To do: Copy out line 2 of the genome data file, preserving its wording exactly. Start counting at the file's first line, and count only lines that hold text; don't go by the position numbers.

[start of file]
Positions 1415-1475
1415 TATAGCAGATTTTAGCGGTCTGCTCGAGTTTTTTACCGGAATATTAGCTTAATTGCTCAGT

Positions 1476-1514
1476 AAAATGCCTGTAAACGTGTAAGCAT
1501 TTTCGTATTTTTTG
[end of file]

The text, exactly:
1415 TATAGCAGATTTTAGCGGTCTGCTCGAGTTTTTTACCGGAATATTAGCTTAATTGCTCAGT